News

Lists of Sensitive Substrates, Inhibitors and Inducers updated

The lists of sensitive substrates, inhibitors, and inducers, including the file combining all lists, have been updated and are available in the DIDB Resource Center.

A total of 18 drug interactions, involving 13 drugs, were added to the October version or were updated. Nine of these drugs were cancer treatments, including 7 kinase inhibitors, being identified as sensitive substrates or perpetrators of CYP enzymes or the P-gp transporter.

As always, feel free to contact us if you have any questions or comments.

Pharmacokinetic Drug-Drug Interactions With Drugs Approved by the U.S. Food and Drug Administration in 2020: Mechanistic Understanding and Clinical Recommendations

Drug Metab Dispos. 2021 Oct7; 47(2); 135-144

Abstract

Pharmacokinetic-based drug-drug interaction (DDI) data for drugs approved by the U.S. Food and Drug Administration in 2017 (N = 34) were analyzed using the University of Washington Drug Interaction Database. The mechaniDrug-drug interaction (DDI) data for small molecular drugs approved by the U.S. Food and Drug Administration in 2020 (N = 40) were analyzed using the University of Washington Drug Interaction Database. The mechanism(s) and clinical relevance of these interactions were characterized based on information available in the new drug application reviews. About 180 positive clinical studies, defined as mean area under the curve ratios (AUCRs) {greater than or equal to} 1.25 for inhibition DDIs or pharmacogenetic studies and {less than or equal to} 0.8 for induction DDIs, were then fully analyzed. Oncology was the most represented therapeutic area, including 30% of 2020 approvals. As victim drugs, inhibition and induction of CYP3A explained most of all observed clinical interactions. Three sensitive substrates were identified: avapritinib (CYP3A), lonafarnib (CYP3A), and relugolix (P-gp), with AUCRs of 7.00, 5.07, and 6.25 when co-administered with itraconazole, ketoconazole, and erythromycin, respectively. As precipitants, three drugs were considered strong inhibitors of enzymes (AUCR {greater than or equal to} 5): cedazuridine for cytidine deaminase, and lonafarnib and tucatinib for CYP3A. No drug showed strong inhibition of transporters. No strong inducer of enzymes or transporters was identified. As expected, all DDIs with AUCRs {greater than or equal to} 5 or {less than or equal to} 0.2 and almost all those with AUCRs of 2-5 and 0.2-0.5 triggered dosing recommendations in the drug label. Overall, all 2020 drugs found to be either sensitive substrates or strong inhibitors of enzymes or transporters were oncology treatments, underscoring the need for effective DDI management strategies in cancer patients often receiving poly-therapy. Significance Statement This minireview provides a thorough and specific overview of the most significant pharmacokinetic-based DDI data observed (or expected) with small molecular drugs approved by the U.S. Food and Drug Administration in 2020. It will help to better understand mitigation strategies to manage the DDI risks in the clinic.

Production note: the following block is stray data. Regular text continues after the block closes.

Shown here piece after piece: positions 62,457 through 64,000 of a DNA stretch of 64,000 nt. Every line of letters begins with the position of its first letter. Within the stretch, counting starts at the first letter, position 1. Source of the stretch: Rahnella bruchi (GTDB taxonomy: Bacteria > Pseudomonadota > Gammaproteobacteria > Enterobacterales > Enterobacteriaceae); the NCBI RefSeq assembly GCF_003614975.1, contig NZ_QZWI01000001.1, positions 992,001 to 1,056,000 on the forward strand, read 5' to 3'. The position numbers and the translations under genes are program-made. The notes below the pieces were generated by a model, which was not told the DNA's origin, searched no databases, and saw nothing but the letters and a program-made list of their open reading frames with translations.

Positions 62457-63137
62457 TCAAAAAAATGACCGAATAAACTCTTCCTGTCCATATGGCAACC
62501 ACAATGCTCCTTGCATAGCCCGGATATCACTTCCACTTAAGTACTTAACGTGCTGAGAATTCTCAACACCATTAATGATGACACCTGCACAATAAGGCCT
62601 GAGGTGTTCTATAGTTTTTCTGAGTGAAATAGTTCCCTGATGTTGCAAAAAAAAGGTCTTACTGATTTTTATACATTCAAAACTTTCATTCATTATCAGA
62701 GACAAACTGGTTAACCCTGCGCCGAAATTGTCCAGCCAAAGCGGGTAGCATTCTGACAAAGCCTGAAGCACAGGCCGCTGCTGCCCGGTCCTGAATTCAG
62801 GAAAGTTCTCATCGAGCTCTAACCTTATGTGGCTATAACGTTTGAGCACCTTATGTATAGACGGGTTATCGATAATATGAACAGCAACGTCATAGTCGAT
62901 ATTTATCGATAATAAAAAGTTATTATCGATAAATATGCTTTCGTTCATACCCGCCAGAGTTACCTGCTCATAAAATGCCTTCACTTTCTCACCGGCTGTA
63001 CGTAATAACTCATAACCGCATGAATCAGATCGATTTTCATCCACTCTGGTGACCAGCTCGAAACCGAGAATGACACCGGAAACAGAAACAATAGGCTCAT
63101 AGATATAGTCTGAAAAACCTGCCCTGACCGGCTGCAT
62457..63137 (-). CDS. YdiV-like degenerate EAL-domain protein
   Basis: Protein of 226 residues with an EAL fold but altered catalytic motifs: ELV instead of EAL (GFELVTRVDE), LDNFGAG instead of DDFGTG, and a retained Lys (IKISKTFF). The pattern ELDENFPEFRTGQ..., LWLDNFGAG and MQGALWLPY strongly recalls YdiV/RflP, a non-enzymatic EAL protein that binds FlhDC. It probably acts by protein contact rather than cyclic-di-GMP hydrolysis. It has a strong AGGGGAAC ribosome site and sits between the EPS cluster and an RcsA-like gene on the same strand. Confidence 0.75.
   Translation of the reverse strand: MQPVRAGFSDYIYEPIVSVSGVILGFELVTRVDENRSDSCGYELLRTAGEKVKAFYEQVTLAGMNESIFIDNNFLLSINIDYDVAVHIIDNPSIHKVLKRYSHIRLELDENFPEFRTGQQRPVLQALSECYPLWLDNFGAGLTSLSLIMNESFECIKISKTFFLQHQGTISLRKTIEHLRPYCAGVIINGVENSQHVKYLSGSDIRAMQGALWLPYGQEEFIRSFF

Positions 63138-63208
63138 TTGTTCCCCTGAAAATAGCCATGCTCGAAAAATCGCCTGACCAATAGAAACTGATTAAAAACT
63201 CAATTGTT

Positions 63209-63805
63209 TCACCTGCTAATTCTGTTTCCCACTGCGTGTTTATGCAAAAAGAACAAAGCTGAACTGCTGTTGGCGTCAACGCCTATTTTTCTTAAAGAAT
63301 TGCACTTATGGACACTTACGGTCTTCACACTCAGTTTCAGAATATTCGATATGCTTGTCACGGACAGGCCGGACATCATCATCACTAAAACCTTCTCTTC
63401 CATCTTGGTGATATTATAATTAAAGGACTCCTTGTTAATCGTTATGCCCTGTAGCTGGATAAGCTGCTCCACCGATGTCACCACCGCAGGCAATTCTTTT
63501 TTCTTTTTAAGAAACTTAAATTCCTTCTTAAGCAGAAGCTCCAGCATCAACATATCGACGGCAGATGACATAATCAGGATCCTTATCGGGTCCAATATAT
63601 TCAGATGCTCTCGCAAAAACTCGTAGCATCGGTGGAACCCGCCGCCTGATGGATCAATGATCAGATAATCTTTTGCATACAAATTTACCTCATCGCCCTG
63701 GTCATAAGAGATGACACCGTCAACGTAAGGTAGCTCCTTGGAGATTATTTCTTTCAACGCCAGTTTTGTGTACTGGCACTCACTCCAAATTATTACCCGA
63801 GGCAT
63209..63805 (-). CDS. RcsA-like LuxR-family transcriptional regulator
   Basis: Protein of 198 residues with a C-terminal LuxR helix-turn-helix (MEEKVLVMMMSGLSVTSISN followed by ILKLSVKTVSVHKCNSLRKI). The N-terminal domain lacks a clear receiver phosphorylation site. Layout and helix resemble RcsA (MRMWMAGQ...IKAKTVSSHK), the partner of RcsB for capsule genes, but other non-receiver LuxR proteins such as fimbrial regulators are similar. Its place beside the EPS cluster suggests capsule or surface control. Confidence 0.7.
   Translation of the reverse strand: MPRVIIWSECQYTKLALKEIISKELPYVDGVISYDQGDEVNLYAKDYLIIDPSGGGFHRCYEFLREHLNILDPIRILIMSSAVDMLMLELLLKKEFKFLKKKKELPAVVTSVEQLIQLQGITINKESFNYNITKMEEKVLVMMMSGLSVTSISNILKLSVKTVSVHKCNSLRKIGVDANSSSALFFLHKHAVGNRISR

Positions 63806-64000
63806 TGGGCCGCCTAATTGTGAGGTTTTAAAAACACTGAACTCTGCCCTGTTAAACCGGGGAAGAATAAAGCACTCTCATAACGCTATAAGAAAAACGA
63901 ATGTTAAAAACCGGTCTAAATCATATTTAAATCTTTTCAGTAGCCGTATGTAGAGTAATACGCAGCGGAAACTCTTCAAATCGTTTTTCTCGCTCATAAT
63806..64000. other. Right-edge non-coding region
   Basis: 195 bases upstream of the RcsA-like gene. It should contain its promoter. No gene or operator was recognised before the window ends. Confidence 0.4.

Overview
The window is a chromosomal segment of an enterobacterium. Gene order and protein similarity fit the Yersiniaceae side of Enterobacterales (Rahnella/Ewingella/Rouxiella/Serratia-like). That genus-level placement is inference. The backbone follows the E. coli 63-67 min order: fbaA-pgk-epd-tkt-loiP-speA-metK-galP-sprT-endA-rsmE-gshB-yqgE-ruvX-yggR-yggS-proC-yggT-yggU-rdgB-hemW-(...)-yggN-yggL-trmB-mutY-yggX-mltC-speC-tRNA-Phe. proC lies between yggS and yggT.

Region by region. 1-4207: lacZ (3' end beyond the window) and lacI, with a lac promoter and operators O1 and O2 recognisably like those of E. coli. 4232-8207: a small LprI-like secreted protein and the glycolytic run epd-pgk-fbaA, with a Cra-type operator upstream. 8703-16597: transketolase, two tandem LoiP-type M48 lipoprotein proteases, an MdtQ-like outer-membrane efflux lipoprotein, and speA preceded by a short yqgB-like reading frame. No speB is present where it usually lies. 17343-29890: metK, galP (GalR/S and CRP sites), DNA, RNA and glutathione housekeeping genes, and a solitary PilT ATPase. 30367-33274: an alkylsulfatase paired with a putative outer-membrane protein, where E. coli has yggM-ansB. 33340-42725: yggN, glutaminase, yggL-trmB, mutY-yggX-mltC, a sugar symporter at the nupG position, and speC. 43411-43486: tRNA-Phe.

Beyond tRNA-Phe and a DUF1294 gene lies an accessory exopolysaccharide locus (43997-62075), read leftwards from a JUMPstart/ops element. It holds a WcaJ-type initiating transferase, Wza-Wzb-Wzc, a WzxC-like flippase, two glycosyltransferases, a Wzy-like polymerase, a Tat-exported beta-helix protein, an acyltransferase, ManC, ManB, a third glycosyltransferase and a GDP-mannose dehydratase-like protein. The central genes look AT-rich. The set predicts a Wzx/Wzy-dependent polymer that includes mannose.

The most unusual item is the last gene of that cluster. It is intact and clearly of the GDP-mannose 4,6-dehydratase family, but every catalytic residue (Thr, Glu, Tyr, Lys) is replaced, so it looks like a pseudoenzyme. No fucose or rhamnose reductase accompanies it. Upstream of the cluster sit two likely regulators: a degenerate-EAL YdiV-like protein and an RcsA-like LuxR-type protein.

Analysis of Drug-Drug Interaction Labeling Language and Clinical Recommendations for Newly approved Drugs Evaluated With Digoxin, Midazolam, and S-Warfarin

Abstract

To best promote drug tolerability and efficacy in the clinic, data from drug-drug interaction (DDI) evaluations and subsequent translation of the results to DDI prevention and/or management strategies must be incorporated into the US Food and Drug Administration (FDA) product labeling in a consistent manner because differences in language might result in varied interpretations. This analysis aimed to assess the consistency in DDI labeling language in New Drug Applications (NDAs).